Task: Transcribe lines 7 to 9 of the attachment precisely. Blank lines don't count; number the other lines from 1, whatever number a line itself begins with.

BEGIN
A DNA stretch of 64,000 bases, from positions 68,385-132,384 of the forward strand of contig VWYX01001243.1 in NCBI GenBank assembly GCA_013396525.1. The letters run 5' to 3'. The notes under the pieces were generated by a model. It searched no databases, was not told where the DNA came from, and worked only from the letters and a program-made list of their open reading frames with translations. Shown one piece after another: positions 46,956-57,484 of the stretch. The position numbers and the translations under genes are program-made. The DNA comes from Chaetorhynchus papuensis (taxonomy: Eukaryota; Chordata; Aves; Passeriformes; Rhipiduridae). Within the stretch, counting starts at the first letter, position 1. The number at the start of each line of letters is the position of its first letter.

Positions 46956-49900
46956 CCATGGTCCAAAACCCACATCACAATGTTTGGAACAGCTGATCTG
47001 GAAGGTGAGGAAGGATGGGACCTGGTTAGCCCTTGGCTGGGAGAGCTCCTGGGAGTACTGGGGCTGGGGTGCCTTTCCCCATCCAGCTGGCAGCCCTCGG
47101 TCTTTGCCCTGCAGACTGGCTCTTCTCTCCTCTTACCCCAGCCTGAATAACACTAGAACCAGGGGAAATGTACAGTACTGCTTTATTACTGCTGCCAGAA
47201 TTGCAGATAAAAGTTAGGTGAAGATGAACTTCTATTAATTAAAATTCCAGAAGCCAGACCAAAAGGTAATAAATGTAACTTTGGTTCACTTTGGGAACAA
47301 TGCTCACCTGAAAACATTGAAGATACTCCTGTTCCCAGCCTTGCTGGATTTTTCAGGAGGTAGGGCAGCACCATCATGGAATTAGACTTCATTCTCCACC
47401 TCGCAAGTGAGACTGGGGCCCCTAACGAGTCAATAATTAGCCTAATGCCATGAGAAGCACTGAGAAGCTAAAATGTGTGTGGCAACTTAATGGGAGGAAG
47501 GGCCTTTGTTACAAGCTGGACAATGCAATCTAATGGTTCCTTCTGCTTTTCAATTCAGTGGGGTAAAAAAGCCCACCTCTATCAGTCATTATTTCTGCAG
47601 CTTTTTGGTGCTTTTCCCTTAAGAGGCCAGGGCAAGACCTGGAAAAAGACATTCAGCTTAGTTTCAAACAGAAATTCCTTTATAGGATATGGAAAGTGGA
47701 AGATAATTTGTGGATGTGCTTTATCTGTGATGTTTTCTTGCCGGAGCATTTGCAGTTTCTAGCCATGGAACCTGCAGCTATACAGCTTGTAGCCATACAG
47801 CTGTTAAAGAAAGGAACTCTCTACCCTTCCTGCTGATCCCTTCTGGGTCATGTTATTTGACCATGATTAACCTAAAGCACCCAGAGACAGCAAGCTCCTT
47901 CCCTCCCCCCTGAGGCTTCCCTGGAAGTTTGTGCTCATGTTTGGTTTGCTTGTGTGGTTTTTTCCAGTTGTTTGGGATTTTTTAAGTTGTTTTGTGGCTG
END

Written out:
47301 TGCTCACCTGAAAACATTGAAGATACTCCTGTTCCCAGCCTTGCTGGATTTTTCAGGAGGTAGGGCAGCACCATCATGGAATTAGACTTCATTCTCCACC
47401 TCGCAAGTGAGACTGGGGCCCCTAACGAGTCAATAATTAGCCTAATGCCATGAGAAGCACTGAGAAGCTAAAATGTGTGTGGCAACTTAATGGGAGGAAG
47501 GGCCTTTGTTACAAGCTGGACAATGCAATCTAATGGTTCCTTCTGCTTTTCAATTCAGTGGGGTAAAAAAGCCCACCTCTATCAGTCATTATTTCTGCAG